Okay, so first thingks first: Hobo is not a great word. Let's not fetishize NOR minimize the plight of unhoused people, and also (let us hope and pray) that the darkness of a thing's aspect is not Lynch's commentary on race nor ethnicity, although I think it does deserve to be examined but doing it here is maybe not a great format. You can if you wish. As much as I dig David Lynch (hi, Mr. Lynch, if you're watching! Love your work but maybe put some melanin in your thing) I do get a little nervous about lack of representation - even in Dune (I hate/grow weary of Chalamet personally but the rest of the cast is pretty varied in the new thing)... I don't know where was I. I'm brewing some tea, so bear with me here. This is gaming, and horror, and cinema, and if I need to explain more, then, uhhh, tea's done so time to make my kid lunch. BRB
(later) Not to give too much away, but in Twin Peaks season 3, and also in Lynch's Mullholland Drive, and even in a bunch of other interesting horror things, homelessness/sleeping rough has A Quality - not a good one, I guess. But it does make you separate, powerful by virtue of forbidden knowledge, and dangerous. And rightly angry.
IF you can make a deal with these outsiders, who exist by virtue of society's disregard and willful obstinate forgetting, then they can give things in return. Do you have a light? There is nothing worse than walking around with a cigarette dangling out of your mouth looking for a light. If you had a light, you might get a favor later. They might find something for you, or share in their modest power of survival. Or run an errand for you.
They might come out of the cracks and crannies of reality to assist you, because the universe wants favors (not kindness nor charity) returned. As above, so below - dig? it works with fairies, demons, devils, vampires, djinn, ghula... a certain tit-for-tat that must be obeyed for historical reasons. Deep Magic, see?
If you can somehow get a positive reaction roll (the mechanics are sketchy and Moldvay's way seems to me to be tooo easy - I did a deep dive on Alma Mater's reaction table once but it's private in my head) in an interaction with an interdimensional hobo whose aerthly aspects is a gaunt and desperate being in tattered clothes and grime and soot but this is just the tip of the metaphysical icemberg - why then! They might somehow pitch in begrudgingly by (for example) crushing the skull of an innocent like a sparrow's egg, or perhaps casting a sleep spell over the radio, or in extreme cases reversing otherwise mortal damage to your incarnate meat form, or bringing you something from a lost place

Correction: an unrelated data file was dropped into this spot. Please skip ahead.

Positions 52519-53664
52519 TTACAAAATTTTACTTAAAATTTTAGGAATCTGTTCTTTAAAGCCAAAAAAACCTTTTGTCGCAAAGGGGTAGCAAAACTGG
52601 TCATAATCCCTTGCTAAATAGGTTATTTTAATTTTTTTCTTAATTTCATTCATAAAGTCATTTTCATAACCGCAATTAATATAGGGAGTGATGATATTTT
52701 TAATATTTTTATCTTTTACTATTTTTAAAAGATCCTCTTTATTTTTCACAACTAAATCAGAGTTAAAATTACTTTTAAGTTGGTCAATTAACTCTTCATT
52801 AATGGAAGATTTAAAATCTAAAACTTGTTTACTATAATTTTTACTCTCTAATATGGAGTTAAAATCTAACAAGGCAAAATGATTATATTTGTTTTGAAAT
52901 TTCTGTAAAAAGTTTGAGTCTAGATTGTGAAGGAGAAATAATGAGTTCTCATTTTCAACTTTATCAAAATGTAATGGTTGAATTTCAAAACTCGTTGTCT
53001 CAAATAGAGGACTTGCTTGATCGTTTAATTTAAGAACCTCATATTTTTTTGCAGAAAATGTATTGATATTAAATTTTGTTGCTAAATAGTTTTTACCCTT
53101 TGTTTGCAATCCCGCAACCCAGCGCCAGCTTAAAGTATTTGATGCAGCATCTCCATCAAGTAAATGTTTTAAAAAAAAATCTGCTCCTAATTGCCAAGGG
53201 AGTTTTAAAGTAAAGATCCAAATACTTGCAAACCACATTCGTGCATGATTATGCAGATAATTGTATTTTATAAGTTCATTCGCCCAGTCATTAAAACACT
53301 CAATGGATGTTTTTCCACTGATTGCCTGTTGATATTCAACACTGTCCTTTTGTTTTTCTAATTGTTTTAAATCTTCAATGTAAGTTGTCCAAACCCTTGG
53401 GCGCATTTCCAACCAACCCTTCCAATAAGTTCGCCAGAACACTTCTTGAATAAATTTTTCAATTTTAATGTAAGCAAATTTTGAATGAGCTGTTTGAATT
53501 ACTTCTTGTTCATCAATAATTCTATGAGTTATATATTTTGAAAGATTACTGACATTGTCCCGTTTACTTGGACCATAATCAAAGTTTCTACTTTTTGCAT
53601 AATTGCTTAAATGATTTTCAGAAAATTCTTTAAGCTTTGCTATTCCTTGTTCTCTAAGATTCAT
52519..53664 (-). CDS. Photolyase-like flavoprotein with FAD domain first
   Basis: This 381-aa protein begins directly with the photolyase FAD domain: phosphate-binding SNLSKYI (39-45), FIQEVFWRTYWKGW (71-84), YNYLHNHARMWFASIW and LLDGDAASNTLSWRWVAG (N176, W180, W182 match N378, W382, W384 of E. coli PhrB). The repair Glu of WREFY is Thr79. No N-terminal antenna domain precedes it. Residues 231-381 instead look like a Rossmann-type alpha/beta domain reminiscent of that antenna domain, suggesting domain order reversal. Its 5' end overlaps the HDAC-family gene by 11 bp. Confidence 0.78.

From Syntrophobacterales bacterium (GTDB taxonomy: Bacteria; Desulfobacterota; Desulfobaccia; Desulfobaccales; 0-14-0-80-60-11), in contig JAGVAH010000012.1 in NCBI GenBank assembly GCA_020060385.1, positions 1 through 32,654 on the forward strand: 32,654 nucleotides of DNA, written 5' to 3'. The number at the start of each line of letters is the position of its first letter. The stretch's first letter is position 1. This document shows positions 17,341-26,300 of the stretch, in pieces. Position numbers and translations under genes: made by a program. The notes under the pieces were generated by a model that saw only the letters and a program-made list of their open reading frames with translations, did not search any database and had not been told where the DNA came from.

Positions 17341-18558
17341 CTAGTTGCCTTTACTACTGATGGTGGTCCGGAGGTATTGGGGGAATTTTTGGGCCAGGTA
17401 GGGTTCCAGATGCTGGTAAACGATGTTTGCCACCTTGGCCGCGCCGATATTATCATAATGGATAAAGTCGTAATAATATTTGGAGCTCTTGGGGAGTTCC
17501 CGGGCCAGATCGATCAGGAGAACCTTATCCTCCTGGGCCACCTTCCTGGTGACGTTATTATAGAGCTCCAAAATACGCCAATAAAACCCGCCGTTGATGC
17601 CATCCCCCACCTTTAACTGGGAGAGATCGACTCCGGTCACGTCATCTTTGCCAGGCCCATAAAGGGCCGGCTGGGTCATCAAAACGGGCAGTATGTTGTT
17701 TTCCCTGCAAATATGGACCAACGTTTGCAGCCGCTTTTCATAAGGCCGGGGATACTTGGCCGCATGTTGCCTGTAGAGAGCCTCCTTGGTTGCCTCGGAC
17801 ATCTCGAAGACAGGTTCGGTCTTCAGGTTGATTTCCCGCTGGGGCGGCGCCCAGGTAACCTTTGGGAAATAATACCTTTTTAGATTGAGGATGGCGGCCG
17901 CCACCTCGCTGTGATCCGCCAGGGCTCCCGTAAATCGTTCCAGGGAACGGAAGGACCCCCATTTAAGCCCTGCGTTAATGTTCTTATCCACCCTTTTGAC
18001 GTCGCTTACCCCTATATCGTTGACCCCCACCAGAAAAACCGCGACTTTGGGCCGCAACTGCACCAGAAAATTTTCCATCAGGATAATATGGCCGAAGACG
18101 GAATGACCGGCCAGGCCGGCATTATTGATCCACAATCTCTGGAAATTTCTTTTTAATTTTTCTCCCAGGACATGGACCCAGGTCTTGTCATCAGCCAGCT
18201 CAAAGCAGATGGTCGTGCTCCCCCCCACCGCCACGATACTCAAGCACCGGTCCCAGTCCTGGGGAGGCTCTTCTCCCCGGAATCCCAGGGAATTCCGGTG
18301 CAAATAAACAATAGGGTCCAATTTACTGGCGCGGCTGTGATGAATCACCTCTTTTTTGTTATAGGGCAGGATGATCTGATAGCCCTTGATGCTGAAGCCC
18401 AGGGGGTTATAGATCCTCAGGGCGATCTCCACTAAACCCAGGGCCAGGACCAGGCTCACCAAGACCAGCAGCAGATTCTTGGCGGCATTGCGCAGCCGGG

Are they separate and distinct from Duergar? Shaver's Derro? Yes, but no.
How do these beings, possibly once human, acquire such power? Not through their own efforts but rather through the subconscious rejection by society at large, by being literally shunted aside, willfully forgotten, by the conscious acquisitive grappling of reality for the sake of capitalism. They are, in effect, the vestiges of human sacrifice that it takes to keep the boat afloat, so to speak. Tantric demons no longer fit for the world, the price they have paid already gives them a sordid kind of power and they find comfort in pulling the innocent and content into the Outer Dark with them, even if only for a little while. Obviously, rejection of society's underlying mechanisms this way places one at risk of Chaos/Xaos/Kaos/Yang problems and it becomes hard to make tulpas etc. when your chakras are aligned so poorly but that's another post I guess
maybe thematic connected works:
They Live (Carpenter) George Buck Flower is a multidimensional incursion all by himself (drawn to time-travel/tachyon bursts/crazy drunk driving?)
C.H.U.D. (I just watched this the other night and it occurs in the rough vicinity of my brother in law's place in NYC). These meat-things are on the brink of madness and discovery and transformation, and the monsters and real villainy are greed and bureaucracy and degradation
Mary Poppins (yes - soot covered magicians who come from the near-ethereal and dwell in a land of smoky quasi-realness and magical tulpa people - it's all there, yo, you don't even need to dig). Mary AND Bert are both doing tulpa stuff the whole time, the whole step in time!
IT! (i'm thinking of things long left alone, and rotten, and the Leper but probably many other thematic connections)
The Shadow People by Margaret St. Clair (also, Sign of the Labrys but I digress)
|they call it an eremite, but it's the same idea|